Theodore Roosevelt (1858–1919). New York. 1906.XIV
Recent History. 18601890
The ten years between 1860 and 1870 form the worst decade in the city’s political annals, although the somber picture is relieved by touches of splendid heroism, martial prowess, and civic devotion. At the outbreak of the Civil War the city was—as it has since continued to be—the stronghold of the Democratic party in the North; and unfortunately, during the Rebellion, while the Democratic party contained many of the loyal, it also contained all of the disloyal, elements. A Democratic victory at the polls, hardly, if at all, less than a Confederate victory in the field, meant a Union defeat. A very large and possibly a controlling element in the city Democracy was at heart strongly disunion in sentiment, and showed the feeling whenever it dared.
At the outset of the Civil War there was even an effort made to force the city into active rebellion. The small local Democratic leaders, of the type of Isaiah Rynders, the brutal and turbulent ruffians who led the mob and controlled the politics of the lower wards, openly and defiantly threatened to make common cause with the South, and to forbid the passage of Union troops through the city. The mayor, Fernando Wood, in January, 1861, proclaimed disunion to be “a fixed fact” in a message to the Common Council, and proposed that New York should herself secede and become a free city, with but a nominal duty upon imports. The independent commonwealth was to be named “Tri-Insula,” as being composed of three islands,—Long, Staten, and Manhattan. The Common Council, a corrupt body as disloyal as Wood himself, received the message enthusiastically, and had it printed and circulated wholesale.
But when Sumter was fired on the whole current changed like magic. There were many more good men than bad in New York; but they had been supine, or selfish, or indifferent, or undecided, and so the bad had had it all their own way. The thunder of Sumter’s guns waked the heart of the people to passionate loyalty. The bulk of the Democrats joined with the Republicans to show by word and act their fervent and patriotic devotion to the Union. Huge mass-meetings were held, and regiment after regiment was organized and sent to the front. Shifty Fernando Wood, true to his nature, went with the stream, and was loudest in proclaiming his horror of rebellion. The city, through all her best and bravest men, pledged her faithful and steadfast support to the government at Washington. The Seventh Regiment of the New York National Guards, by all odds the best regiment in the United States Militia, was the first in the whole country to go to the front and reach Washington, securing it against any sudden surprise.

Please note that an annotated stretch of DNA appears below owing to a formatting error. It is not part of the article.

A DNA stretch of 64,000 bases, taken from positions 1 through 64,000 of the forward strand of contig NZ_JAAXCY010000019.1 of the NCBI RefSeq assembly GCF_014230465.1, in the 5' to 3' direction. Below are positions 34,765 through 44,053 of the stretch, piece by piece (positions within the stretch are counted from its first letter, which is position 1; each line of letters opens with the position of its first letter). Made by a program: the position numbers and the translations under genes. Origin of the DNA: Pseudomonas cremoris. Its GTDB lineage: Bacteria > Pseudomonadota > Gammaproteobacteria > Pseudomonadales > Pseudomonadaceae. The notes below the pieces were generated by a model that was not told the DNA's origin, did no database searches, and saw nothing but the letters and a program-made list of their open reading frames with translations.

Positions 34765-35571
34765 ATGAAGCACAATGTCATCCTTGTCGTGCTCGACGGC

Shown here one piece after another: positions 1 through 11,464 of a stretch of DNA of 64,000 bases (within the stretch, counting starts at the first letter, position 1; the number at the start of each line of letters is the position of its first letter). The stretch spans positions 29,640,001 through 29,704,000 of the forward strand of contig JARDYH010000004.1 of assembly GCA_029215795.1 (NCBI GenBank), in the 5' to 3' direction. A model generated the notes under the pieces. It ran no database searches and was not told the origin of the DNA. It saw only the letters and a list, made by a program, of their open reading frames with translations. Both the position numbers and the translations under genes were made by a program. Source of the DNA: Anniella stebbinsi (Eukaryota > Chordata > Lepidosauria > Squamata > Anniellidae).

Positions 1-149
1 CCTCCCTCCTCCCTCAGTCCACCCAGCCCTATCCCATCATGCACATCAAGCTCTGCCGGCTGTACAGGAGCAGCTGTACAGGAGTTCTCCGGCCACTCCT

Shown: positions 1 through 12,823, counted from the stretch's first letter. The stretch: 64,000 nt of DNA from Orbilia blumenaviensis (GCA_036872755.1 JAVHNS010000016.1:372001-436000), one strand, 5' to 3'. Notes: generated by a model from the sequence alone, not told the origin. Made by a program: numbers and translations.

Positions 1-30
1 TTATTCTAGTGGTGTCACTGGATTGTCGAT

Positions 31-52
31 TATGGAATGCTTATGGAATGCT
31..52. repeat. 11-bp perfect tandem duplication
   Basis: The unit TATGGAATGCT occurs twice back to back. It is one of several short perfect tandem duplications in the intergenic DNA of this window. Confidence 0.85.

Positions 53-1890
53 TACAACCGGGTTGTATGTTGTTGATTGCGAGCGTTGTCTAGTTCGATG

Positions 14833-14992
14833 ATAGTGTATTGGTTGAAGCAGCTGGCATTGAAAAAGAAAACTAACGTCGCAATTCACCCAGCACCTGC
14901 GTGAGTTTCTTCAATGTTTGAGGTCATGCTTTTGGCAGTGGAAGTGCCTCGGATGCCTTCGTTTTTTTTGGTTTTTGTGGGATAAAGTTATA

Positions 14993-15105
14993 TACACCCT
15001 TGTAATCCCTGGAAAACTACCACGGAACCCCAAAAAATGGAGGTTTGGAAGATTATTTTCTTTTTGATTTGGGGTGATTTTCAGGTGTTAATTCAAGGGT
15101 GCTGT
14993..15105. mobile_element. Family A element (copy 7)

The Union men of New York kept their pledge of loyalty in spirit and letter. Taking advantage of the intensity of the loyal excitement, they even elected a Republican mayor. The New Yorkers of means were those whose part was greatest in sustaining the nation’s credit, while almost every high-spirited young man in the city went into the army. The city, from the beginning to the end of the war, sent her sons to the front by scores of thousands. Her troops alone would have formed a large army; and on a hundred battlefields, and throughout the harder trials of the long, dreary campaigns, they bore themselves with high courage and stern, unyielding resolution. Those who by a hard lot were forced to stay at home busied themselves in caring for the men at the front, or for their widows and orphans; and the Sanitary Commission, the Allotment Commission, and other kindred organizations which did incalculable good, originated in New York.
Yet the very energy with which New York sent her citizen soldiery to the front, left her exposed to a terrible danger. Much of the low foreign element, as well as the worst among the native-born roughs, had been hostile to the war all along, and a ferocious outbreak was produced by the enforcement of the draft in July, 1863. The mob, mainly foreign, especially Irish, but reinforced by all the native rascality of the city, broke out for three days in what are known as the draft riots. They committed the most horrible outrages, their hostility being directed especially against the unfortunate negroes, many of whom they hung or beat to death with lingering cruelty; and they attacked various charitable institutions where negroes were cared for. They also showed their hatred to the national government and its defenders in every way, and even set out to burn down a hospital filled with wounded Union soldiers, besides mobbing all government officials. From attacking government property they speedily went to assailing private property as well, burning and plundering the houses of rich and poor alike, and threatened to destroy the whole city in their anarchic fury,—the criminal classes, as always in such a movement, taking the control into their own hands. Many of the baser Democratic politicians, in order to curry favor with the mob, sought to prevent effective measures being taken against it; and even the Democratic governor, Seymour, an estimable man of high private character, but utterly unfit to grapple with the times that tried men’s souls, took refuge in temporizing, half measures, and /concessions. The Roman Catholic archbishop and priests opposed and denounced the rioters with greater or less boldness, according to their individual temperaments.